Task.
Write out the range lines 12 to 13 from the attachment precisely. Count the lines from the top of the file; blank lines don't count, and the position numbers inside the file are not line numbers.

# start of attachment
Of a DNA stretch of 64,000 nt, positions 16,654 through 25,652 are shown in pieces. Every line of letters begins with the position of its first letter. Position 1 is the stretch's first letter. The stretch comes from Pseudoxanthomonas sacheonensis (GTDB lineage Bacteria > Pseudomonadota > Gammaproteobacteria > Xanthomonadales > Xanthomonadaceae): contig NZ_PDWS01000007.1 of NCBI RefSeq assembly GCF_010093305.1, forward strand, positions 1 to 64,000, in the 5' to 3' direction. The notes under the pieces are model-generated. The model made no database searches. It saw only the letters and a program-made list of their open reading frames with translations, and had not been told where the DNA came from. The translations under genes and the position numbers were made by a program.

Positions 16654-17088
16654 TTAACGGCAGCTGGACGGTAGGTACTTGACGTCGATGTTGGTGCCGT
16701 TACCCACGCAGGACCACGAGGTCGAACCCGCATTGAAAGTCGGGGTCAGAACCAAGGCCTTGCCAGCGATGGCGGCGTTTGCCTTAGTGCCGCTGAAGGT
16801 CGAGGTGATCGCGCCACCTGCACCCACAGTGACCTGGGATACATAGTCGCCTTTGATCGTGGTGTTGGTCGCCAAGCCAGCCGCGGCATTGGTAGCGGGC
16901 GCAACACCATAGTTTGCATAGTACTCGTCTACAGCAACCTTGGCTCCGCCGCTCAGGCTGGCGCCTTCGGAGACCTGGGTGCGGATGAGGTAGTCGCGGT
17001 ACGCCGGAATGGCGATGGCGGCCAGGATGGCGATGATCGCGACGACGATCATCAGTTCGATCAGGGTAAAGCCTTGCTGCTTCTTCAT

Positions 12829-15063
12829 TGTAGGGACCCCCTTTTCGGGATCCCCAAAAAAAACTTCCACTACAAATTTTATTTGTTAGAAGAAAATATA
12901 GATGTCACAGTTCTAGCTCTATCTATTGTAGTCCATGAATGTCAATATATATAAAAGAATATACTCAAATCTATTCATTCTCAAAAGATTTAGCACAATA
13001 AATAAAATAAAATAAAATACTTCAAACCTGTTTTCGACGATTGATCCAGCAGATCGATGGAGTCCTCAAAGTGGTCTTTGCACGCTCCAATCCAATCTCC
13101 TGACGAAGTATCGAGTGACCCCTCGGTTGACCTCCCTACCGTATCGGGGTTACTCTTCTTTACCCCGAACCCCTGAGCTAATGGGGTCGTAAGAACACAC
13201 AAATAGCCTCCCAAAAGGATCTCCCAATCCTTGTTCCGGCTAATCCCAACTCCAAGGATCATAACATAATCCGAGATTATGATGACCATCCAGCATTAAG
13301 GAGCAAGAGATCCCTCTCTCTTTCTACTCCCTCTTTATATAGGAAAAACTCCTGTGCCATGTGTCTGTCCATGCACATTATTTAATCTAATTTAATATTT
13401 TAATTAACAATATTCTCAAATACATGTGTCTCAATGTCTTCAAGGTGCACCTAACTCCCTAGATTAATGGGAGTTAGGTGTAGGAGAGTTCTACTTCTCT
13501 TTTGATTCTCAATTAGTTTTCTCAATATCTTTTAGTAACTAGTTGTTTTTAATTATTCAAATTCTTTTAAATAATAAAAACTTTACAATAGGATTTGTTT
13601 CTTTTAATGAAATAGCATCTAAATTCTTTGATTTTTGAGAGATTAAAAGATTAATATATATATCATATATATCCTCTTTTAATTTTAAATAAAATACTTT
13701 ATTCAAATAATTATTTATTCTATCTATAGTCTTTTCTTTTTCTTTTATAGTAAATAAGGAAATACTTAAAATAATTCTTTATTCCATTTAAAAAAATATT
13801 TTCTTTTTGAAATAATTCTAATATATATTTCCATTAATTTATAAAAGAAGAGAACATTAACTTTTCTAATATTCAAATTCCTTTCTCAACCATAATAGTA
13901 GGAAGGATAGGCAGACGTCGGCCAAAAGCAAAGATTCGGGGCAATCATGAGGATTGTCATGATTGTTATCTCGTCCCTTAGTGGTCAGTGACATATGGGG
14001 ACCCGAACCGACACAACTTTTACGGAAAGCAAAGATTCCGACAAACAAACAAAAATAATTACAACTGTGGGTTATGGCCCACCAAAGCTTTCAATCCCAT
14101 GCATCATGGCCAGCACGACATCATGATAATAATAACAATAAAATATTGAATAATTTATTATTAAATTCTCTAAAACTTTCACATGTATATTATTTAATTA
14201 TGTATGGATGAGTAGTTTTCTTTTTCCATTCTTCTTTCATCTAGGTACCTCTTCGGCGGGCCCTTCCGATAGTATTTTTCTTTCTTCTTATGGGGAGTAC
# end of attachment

13101 TGACGAAGTATCGAGTGACCCCTCGGTTGACCTCCCTACCGTATCGGGGTTACTCTTCTTTACCCCGAACCCCTGAGCTAATGGGGTCGTAAGAACACAC
13201 AAATAGCCTCCCAAAAGGATCTCCCAATCCTTGTTCCGGCTAATCCCAACTCCAAGGATCATAACATAATCCGAGATTATGATGACCATCCAGCATTAAG